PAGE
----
The tax consequences of renting out a vacation home can be very different, depending on how often you use the property personally.
If your property is rented for less than 15 days each year, the rental income does not need to be reported and rental expenses cannot be deducted on your tax return.
If the property is a primary or secondary residence, though, you may be able to deduct any mortgage interest and real estate taxes as itemized deductions.
Example: Jack owns a home within walking distance to Churchill Downs, where the Kentucky Derby is run. He only rents his home out (very lucratively) on Derby weekend each year. This rental income is all tax-free, since he rents the home out less than 15 days per year.
- If your property is rented for 15 days or more, your rental income must be reported. The amount of expenses you can deduct depends on whether the property is considered to be a dwelling unit as defined by the IRS.
A property is considered to be a dwelling unit if:
- You use it for personal purposes for more than the greater of 14 days or 10% of the total number of days you rent the home at fair rental value.
- It provides basic living accommodations (sleeping space, bathroom facilities, cooking facilities).
- In either situation, you would prorate your property expenses between rental use and personal use with the following formula: (# of days of rental use/total # of days used for rental and personal purposes).
- If you rented the property 15 days or more, and it is considered a dwelling unit, your deductible rental expenses are limited to rental income.
Example: Liz owns a ski condo in Breckenridge, Colorado. She stays there six weekends in the winter and a week in the summer, for total personal use of 19 days. Liz rents the condo for 100 days. She collected $20,000 in rent income. The property is considered a dwelling unit. She can deduct up to $20,000 in rental expenses.
- If the property is considered a primary or second home for you, you may be able to deduct the personal portion of mortgage interest and real estate taxes as itemized deductions.
- If you rented out the property 15 days or more, and it is not considered a dwelling unit, your deductions are not limited by rental income.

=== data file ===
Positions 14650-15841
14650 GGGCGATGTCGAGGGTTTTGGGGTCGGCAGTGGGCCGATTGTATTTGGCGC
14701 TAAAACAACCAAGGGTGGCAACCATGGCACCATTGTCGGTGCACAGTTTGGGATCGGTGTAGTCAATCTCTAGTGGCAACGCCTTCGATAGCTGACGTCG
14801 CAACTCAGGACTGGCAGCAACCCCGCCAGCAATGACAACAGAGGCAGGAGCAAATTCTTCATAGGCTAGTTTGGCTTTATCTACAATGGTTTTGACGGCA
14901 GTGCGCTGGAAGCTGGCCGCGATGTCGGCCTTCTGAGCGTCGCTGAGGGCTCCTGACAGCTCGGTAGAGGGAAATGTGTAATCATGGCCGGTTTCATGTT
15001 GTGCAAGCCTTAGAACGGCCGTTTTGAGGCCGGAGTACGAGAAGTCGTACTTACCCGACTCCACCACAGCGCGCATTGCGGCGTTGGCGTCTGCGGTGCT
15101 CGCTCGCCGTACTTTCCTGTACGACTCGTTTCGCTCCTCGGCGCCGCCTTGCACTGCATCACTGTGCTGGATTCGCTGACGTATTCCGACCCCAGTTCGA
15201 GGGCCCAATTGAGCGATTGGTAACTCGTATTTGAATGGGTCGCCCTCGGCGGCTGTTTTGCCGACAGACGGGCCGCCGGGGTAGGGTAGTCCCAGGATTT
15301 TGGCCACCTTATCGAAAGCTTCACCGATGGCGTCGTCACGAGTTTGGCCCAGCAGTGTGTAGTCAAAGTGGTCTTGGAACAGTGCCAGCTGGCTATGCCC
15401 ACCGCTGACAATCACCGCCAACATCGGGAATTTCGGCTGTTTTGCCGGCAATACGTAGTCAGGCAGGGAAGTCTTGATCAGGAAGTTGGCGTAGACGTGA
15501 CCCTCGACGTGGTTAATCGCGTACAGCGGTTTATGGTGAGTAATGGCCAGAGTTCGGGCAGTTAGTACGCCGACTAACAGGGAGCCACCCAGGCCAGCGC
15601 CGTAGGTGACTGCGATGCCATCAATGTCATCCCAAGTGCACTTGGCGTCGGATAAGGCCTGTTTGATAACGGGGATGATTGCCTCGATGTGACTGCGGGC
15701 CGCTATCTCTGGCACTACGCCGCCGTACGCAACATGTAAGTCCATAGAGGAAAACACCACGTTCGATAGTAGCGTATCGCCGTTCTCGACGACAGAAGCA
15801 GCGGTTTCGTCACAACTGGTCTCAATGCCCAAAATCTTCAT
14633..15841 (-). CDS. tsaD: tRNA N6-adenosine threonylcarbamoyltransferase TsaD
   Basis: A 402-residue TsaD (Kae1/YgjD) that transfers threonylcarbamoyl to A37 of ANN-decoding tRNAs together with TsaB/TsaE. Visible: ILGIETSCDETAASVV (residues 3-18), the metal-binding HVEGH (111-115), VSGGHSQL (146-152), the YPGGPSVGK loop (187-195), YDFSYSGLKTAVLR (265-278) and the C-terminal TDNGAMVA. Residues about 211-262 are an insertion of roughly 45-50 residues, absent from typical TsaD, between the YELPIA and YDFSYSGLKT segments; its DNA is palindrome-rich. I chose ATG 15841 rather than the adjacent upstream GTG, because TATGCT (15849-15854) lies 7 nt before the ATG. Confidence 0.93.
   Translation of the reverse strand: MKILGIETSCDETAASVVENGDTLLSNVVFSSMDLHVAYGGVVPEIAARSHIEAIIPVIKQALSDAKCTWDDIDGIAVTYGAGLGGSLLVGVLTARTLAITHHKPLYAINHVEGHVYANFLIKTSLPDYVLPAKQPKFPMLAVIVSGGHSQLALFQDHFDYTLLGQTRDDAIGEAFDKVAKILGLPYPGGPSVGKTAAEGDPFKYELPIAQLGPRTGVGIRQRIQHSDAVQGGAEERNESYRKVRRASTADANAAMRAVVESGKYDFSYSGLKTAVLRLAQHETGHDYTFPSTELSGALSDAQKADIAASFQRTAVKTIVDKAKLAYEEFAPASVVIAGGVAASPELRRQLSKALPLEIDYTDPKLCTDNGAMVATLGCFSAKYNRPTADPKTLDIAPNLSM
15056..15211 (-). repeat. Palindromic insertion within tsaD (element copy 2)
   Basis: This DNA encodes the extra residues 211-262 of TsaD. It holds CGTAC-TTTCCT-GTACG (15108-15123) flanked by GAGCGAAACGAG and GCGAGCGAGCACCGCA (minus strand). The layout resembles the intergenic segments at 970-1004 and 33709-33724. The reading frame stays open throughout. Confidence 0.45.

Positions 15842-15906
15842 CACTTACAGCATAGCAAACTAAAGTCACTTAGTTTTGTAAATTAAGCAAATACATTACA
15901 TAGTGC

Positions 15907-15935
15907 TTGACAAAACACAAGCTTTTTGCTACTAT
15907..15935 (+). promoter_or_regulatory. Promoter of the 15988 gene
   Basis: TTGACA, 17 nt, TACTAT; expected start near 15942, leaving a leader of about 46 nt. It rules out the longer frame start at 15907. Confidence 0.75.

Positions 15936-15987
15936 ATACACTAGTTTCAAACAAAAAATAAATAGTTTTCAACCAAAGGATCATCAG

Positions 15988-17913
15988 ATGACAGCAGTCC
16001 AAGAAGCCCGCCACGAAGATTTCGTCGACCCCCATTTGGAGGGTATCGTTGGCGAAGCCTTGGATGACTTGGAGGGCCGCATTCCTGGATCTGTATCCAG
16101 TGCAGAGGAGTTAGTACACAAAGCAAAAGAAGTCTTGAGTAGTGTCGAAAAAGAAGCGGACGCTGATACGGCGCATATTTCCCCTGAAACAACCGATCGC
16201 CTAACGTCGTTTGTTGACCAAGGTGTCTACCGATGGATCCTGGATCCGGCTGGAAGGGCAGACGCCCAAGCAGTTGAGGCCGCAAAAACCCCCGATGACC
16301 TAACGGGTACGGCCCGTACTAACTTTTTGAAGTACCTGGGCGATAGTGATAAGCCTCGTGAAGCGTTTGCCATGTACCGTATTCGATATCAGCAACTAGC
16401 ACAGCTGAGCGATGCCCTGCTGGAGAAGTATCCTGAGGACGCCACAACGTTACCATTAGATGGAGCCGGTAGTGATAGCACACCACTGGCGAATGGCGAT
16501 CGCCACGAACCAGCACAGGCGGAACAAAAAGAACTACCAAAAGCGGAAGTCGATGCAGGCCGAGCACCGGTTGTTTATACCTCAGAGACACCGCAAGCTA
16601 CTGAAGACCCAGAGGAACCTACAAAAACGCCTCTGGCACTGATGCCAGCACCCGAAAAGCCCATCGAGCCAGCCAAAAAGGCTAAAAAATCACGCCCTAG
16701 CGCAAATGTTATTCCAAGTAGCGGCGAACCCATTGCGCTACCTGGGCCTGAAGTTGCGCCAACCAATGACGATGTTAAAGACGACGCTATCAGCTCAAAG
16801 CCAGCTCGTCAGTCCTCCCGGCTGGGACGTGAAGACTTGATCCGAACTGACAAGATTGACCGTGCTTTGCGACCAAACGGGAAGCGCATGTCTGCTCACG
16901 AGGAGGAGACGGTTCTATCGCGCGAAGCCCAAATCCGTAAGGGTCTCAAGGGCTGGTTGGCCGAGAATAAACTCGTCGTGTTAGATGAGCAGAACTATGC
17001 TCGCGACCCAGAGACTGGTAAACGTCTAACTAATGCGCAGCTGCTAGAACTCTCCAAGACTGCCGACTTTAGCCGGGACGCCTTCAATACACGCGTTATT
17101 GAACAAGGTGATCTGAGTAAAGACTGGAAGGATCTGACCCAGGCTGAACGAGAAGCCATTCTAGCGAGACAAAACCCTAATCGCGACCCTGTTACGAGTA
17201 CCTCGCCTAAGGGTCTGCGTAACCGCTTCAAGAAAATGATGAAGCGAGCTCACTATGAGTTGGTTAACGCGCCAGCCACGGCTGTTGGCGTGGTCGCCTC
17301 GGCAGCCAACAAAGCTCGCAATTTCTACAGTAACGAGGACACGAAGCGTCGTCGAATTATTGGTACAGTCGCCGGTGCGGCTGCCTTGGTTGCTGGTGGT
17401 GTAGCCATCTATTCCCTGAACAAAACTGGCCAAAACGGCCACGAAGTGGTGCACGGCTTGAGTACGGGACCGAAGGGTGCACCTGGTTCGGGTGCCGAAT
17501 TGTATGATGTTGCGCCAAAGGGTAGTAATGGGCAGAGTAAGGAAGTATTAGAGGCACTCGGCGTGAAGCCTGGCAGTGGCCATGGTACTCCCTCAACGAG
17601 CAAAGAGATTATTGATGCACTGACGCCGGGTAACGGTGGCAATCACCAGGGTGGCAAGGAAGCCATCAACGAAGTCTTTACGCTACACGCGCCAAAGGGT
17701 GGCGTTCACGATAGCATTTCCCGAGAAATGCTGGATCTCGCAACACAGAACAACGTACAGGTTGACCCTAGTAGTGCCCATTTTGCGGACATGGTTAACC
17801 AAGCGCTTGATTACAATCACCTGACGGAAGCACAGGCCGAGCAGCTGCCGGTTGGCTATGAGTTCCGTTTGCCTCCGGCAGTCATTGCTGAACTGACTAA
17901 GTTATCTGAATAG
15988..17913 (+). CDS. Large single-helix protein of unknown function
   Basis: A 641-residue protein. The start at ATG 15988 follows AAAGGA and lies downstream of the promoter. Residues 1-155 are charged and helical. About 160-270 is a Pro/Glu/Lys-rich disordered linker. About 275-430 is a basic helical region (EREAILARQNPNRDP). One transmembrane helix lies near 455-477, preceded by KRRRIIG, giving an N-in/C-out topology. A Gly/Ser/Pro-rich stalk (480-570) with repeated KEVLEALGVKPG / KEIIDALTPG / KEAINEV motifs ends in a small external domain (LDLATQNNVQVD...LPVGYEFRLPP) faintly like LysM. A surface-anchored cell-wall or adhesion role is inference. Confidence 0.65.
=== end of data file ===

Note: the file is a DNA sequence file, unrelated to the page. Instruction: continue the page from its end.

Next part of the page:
Example: Jenna owns a beachside apartment in Tampa, Florida. She stayed there just 4 days during the year and rented it out for 40 days. Using the formula from above, her rental use is 91% (40 days rental use/44 days of personal and rental use). She will be able to deduct 91% of her property expenses, regardless of the amount of rent income she collected. *
*If Jenna’s prorated rental expenses exceed her rental income, she will have a tax loss on the property. Rental property losses are subject to a set of rules called the passive activity loss rules; because of these rules, some or all of Jenna’s loss may have to be carried forward and used in future years.
Another consideration when renting out a vacation home is whether you provide what the IRS calls substantial services. Substantial services include housekeeping and concierge services, meals and entertainment, and other hotel-type services. If you provide these services, then your rental is considered to be a self-employment activity. Your net income from the rental will be subject to self-employment tax, which is typically a 15. 3% tax on top of income tax.
What happens when you sell
Finally, one other area that often causes confusion with rental properties is how a taxable gain or loss is calculated when the rental property is sold. Each year a property is used as a rental, you should claim a deduction on your tax return for depreciation expense. The deduction reduces your cost basis in the property, so when it is sold, the cost basis is often less than the original purchase price. If you do not understand this concept, you may be surprised with a much larger than expected tax bill when you sell your property!
If you have other questions about the tax consequences of renting out a vacation home, please contact us.